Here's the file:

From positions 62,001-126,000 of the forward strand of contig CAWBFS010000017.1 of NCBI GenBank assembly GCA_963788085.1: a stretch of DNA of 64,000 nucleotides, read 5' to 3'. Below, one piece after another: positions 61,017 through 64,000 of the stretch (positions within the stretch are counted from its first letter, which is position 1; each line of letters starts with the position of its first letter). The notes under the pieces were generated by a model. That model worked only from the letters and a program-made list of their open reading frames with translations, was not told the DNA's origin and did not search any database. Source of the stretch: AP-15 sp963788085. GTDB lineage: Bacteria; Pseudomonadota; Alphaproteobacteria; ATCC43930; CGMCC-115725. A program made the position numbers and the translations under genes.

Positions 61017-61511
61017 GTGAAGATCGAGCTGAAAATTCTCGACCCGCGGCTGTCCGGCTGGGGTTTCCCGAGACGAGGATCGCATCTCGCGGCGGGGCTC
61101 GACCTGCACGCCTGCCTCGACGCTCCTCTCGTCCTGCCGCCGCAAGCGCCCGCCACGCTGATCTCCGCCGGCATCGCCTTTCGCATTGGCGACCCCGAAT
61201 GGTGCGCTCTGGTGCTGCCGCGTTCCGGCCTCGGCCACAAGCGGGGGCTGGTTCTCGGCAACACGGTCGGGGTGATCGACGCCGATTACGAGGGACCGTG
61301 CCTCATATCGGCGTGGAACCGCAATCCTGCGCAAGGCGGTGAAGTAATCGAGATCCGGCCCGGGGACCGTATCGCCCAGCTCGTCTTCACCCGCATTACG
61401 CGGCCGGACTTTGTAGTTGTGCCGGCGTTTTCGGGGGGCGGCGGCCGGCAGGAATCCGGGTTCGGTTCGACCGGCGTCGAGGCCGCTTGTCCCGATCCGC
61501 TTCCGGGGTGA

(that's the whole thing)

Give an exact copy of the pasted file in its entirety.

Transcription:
From positions 62,001-126,000 of the forward strand of contig CAWBFS010000017.1 of NCBI GenBank assembly GCA_963788085.1: a stretch of DNA of 64,000 nucleotides, read 5' to 3'. Below, one piece after another: positions 61,017 through 64,000 of the stretch (positions within the stretch are counted from its first letter, which is position 1; each line of letters starts with the position of its first letter). The notes under the pieces were generated by a model. That model worked only from the letters and a program-made list of their open reading frames with translations, was not told the DNA's origin and did not search any database. Source of the stretch: AP-15 sp963788085. GTDB lineage: Bacteria; Pseudomonadota; Alphaproteobacteria; ATCC43930; CGMCC-115725. A program made the position numbers and the translations under genes.

Positions 61017-61511
61017 GTGAAGATCGAGCTGAAAATTCTCGACCCGCGGCTGTCCGGCTGGGGTTTCCCGAGACGAGGATCGCATCTCGCGGCGGGGCTC
61101 GACCTGCACGCCTGCCTCGACGCTCCTCTCGTCCTGCCGCCGCAAGCGCCCGCCACGCTGATCTCCGCCGGCATCGCCTTTCGCATTGGCGACCCCGAAT
61201 GGTGCGCTCTGGTGCTGCCGCGTTCCGGCCTCGGCCACAAGCGGGGGCTGGTTCTCGGCAACACGGTCGGGGTGATCGACGCCGATTACGAGGGACCGTG
61301 CCTCATATCGGCGTGGAACCGCAATCCTGCGCAAGGCGGTGAAGTAATCGAGATCCGGCCCGGGGACCGTATCGCCCAGCTCGTCTTCACCCGCATTACG
61401 CGGCCGGACTTTGTAGTTGTGCCGGCGTTTTCGGGGGGCGGCGGCCGGCAGGAATCCGGGTTCGGTTCGACCGGCGTCGAGGCCGCTTGTCCCGATCCGC
61501 TTCCGGGGTGA